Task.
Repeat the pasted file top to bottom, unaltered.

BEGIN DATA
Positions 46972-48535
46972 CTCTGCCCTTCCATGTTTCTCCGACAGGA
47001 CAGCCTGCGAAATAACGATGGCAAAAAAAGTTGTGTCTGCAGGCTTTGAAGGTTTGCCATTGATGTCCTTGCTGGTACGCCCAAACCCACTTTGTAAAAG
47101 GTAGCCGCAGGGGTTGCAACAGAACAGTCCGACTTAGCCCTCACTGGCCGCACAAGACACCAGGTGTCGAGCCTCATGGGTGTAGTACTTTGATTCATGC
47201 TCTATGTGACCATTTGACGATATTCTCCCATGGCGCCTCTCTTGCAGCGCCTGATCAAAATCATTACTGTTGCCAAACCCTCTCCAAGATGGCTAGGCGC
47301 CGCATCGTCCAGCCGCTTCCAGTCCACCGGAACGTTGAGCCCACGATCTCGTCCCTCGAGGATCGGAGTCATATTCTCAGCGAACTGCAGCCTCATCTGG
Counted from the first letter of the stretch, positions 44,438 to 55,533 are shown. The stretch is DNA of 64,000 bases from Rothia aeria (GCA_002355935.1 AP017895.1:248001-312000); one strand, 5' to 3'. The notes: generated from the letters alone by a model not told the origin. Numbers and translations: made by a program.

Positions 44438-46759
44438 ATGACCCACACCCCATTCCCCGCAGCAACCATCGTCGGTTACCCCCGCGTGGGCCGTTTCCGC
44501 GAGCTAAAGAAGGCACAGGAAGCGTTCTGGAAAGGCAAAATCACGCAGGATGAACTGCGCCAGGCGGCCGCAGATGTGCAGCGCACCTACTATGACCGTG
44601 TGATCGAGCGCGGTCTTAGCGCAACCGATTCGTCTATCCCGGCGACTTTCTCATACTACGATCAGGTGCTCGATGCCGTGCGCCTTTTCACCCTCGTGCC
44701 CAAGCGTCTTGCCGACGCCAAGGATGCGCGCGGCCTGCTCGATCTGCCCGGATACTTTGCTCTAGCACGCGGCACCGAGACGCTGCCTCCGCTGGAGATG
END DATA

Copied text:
Positions 46972-48535
46972 CTCTGCCCTTCCATGTTTCTCCGACAGGA
47001 CAGCCTGCGAAATAACGATGGCAAAAAAAGTTGTGTCTGCAGGCTTTGAAGGTTTGCCATTGATGTCCTTGCTGGTACGCCCAAACCCACTTTGTAAAAG
47101 GTAGCCGCAGGGGTTGCAACAGAACAGTCCGACTTAGCCCTCACTGGCCGCACAAGACACCAGGTGTCGAGCCTCATGGGTGTAGTACTTTGATTCATGC
47201 TCTATGTGACCATTTGACGATATTCTCCCATGGCGCCTCTCTTGCAGCGCCTGATCAAAATCATTACTGTTGCCAAACCCTCTCCAAGATGGCTAGGCGC
47301 CGCATCGTCCAGCCGCTTCCAGTCCACCGGAACGTTGAGCCCACGATCTCGTCCCTCGAGGATCGGAGTCATATTCTCAGCGAACTGCAGCCTCATCTGG
Counted from the first letter of the stretch, positions 44,438 to 55,533 are shown. The stretch is DNA of 64,000 bases from Rothia aeria (GCA_002355935.1 AP017895.1:248001-312000); one strand, 5' to 3'. The notes: generated from the letters alone by a model not told the origin. Numbers and translations: made by a program.

Positions 44438-46759
44438 ATGACCCACACCCCATTCCCCGCAGCAACCATCGTCGGTTACCCCCGCGTGGGCCGTTTCCGC
44501 GAGCTAAAGAAGGCACAGGAAGCGTTCTGGAAAGGCAAAATCACGCAGGATGAACTGCGCCAGGCGGCCGCAGATGTGCAGCGCACCTACTATGACCGTG
44601 TGATCGAGCGCGGTCTTAGCGCAACCGATTCGTCTATCCCGGCGACTTTCTCATACTACGATCAGGTGCTCGATGCCGTGCGCCTTTTCACCCTCGTGCC
44701 CAAGCGTCTTGCCGACGCCAAGGATGCGCGCGGCCTGCTCGATCTGCCCGGATACTTTGCTCTAGCACGCGGCACCGAGACGCTGCCTCCGCTGGAGATG